The Smart Service Dispatch

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September 21, 2018

 

How To Become An Electrician And Take Advantage Of Continuing Education Programs

When homeowners find an issue with their house, their knee-jerk, first reaction is bound to be: “I don’t have to call anyone. I can probably fix that myself!”

Yeah. Okay.

Those are the kind of decisions that land people on America’s Funniest Home Videos and end up as really funny stories to tell in the break room.

But there is one field of problems that even the most prideful homeowners give a wide berth: electrical issues. For that, you call an electrician. It’s a no brainer. A piece of cake. So easy a caveman could do it.

Except what happens when the electrician doesn’t pick up?

Labor Shortage in the Electrical Industry

Many electricians are finding themselves swamped these days. Everyone and their brother is out looking for a skilled electrician and it almost seems like there aren’t enough to go around.

A quick Google search of “electrician shortage” gives you articles about large scale projects in San Francisco getting delayed due to lack of skilled labor, and whole states like Colorado, Florida, and Kentucky sitting in a skilled labor scarcity.

The global staffing firm Manpower Group conducted a talent shortage survey for 2016-2017 and found that skilled trades (like electricians, carpenters, and welders) have been number one in vacancies since 2010. The Bureau of Labor Statistics says that the electric field is projected to see nearly 60,000 new jobs in 2026, a growth of 9 percent (and particularly desperate states like Kentucky can expect growth as high as 26 percent).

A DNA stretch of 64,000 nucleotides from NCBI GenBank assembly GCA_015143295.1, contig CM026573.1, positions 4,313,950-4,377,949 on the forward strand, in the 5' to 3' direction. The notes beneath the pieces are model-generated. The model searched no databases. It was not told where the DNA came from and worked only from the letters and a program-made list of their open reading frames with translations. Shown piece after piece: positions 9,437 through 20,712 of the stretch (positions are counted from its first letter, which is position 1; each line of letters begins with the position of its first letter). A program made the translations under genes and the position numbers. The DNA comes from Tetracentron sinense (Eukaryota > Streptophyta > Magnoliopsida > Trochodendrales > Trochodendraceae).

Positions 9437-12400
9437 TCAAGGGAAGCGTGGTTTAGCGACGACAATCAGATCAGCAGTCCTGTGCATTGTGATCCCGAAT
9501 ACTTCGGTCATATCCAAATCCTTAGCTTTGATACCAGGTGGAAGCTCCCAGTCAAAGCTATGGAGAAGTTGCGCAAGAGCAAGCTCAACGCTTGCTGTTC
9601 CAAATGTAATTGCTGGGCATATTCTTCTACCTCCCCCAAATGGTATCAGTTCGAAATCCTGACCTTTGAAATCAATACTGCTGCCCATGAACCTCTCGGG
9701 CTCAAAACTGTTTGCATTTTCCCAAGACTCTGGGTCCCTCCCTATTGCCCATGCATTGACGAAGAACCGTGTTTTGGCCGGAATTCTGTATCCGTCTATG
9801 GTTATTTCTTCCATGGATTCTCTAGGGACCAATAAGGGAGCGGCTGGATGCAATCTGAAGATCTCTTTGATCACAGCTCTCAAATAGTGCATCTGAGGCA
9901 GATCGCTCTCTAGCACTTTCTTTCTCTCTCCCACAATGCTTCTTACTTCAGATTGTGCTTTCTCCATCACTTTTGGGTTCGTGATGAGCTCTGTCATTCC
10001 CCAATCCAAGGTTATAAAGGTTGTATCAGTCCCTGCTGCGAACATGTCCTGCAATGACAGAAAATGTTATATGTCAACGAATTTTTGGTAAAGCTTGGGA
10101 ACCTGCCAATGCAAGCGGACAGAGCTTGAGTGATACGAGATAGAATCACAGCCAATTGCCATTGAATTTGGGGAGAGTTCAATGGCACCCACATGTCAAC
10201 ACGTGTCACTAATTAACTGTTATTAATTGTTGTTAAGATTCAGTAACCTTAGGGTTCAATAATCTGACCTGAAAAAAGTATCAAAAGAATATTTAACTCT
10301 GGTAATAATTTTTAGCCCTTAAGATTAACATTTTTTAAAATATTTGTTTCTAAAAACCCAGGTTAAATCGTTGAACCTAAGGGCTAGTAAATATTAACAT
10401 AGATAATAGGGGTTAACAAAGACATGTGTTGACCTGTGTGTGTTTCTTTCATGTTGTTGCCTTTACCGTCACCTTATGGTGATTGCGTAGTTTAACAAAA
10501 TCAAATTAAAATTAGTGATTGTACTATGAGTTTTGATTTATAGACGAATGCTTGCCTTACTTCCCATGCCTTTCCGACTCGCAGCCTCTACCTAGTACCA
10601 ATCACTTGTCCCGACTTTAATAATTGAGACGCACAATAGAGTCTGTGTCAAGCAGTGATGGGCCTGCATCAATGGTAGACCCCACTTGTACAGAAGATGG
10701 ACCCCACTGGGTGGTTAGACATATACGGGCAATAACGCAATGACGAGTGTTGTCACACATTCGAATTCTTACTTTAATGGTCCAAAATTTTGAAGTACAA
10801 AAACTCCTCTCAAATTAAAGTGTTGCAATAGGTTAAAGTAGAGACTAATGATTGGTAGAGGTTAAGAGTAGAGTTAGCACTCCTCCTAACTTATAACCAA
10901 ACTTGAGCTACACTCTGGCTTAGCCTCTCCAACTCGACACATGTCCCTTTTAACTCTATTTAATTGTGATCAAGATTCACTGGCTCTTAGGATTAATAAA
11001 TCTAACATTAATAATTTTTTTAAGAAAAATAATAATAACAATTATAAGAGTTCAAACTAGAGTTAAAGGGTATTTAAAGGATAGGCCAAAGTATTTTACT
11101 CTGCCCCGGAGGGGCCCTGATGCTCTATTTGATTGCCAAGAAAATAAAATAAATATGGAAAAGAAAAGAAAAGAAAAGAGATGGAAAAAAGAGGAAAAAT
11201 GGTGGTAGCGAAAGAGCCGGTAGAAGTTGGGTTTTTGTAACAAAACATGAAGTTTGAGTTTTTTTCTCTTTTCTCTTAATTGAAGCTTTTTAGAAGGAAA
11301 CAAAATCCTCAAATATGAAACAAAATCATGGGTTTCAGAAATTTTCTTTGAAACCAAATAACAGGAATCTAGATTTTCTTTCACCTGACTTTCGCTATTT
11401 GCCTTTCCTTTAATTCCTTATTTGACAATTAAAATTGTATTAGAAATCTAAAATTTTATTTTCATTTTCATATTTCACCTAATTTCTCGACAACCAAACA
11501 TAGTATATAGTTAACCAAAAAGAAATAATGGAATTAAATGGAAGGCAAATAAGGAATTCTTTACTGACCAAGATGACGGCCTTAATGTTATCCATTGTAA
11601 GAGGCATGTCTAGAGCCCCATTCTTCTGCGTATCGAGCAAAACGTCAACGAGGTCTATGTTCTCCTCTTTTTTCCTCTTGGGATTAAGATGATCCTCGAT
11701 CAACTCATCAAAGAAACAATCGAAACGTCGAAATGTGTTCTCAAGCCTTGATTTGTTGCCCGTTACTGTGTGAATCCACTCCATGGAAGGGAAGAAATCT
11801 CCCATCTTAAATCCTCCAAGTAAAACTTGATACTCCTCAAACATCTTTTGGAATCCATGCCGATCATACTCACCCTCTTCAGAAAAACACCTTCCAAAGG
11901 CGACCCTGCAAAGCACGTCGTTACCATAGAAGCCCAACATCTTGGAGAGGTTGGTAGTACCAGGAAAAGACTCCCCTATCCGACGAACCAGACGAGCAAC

How To Become An Electrician

The gap between retiring master electricians (people with at least eight years experience and a specific license) and journeymen who are skilled enough to take their place has caused a spike in those interested in learning the trade.

All you need begin is a high school diploma. A lot of the knowledge and training necessary for an electrician career comes from an apprenticeship, though you may find that some electricians expect a basic familiarity with electrical work before they agree to take you on. You can find local apprenticeships through the United States Department of Labor or by looking at online job boards. Electrical apprenticeship opportunities also become available through organizations like the International Brotherhood of Electrical Workers, National Electrical Contractors Association, or Independent Electrical Contractors. But to get a leg up and make yourself a more attractive would-be apprentice, you can get pre-apprenticeship training at a trade school or vocational college.

The rising interest in electrical training and education has pushed some institutions, like the Madisonville Community College in Kentucky to bring back their electrician program. Because their need is so high, education programs like this one have to get creative. The Madisonville two-year program is now organized so that completing it counts for three of the eight years it takes to become a master electrician. If done concurrently with an apprenticeship, the eight year requirement can be cut down to five.

Continuing Education for Electricians